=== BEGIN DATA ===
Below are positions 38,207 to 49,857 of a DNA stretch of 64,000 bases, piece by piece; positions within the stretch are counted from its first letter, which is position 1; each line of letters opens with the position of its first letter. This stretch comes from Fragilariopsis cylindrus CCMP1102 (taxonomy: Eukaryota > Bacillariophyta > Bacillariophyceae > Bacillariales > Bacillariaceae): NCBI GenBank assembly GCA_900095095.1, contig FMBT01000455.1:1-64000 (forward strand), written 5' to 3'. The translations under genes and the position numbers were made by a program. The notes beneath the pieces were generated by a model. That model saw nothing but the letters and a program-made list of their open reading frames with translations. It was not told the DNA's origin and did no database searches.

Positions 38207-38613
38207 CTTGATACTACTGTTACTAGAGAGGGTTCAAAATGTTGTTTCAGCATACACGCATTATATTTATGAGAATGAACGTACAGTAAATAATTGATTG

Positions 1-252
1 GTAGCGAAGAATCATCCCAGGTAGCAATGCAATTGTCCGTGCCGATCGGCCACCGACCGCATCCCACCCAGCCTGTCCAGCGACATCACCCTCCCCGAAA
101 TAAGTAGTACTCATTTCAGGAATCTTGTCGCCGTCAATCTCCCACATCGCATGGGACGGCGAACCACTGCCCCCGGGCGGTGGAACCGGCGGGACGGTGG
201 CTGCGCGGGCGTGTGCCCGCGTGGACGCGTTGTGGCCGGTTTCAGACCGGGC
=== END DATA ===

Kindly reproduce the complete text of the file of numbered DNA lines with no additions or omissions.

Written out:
Below are positions 38,207 to 49,857 of a DNA stretch of 64,000 bases, piece by piece; positions within the stretch are counted from its first letter, which is position 1; each line of letters opens with the position of its first letter. This stretch comes from Fragilariopsis cylindrus CCMP1102 (taxonomy: Eukaryota > Bacillariophyta > Bacillariophyceae > Bacillariales > Bacillariaceae): NCBI GenBank assembly GCA_900095095.1, contig FMBT01000455.1:1-64000 (forward strand), written 5' to 3'. The translations under genes and the position numbers were made by a program. The notes beneath the pieces were generated by a model. That model saw nothing but the letters and a program-made list of their open reading frames with translations. It was not told the DNA's origin and did no database searches.

Positions 38207-38613
38207 CTTGATACTACTGTTACTAGAGAGGGTTCAAAATGTTGTTTCAGCATACACGCATTATATTTATGAGAATGAACGTACAGTAAATAATTGATTG

Positions 1-252
1 GTAGCGAAGAATCATCCCAGGTAGCAATGCAATTGTCCGTGCCGATCGGCCACCGACCGCATCCCACCCAGCCTGTCCAGCGACATCACCCTCCCCGAAA
101 TAAGTAGTACTCATTTCAGGAATCTTGTCGCCGTCAATCTCCCACATCGCATGGGACGGCGAACCACTGCCCCCGGGCGGTGGAACCGGCGGGACGGTGG
201 CTGCGCGGGCGTGTGCCCGCGTGGACGCGTTGTGGCCGGTTTCAGACCGGGC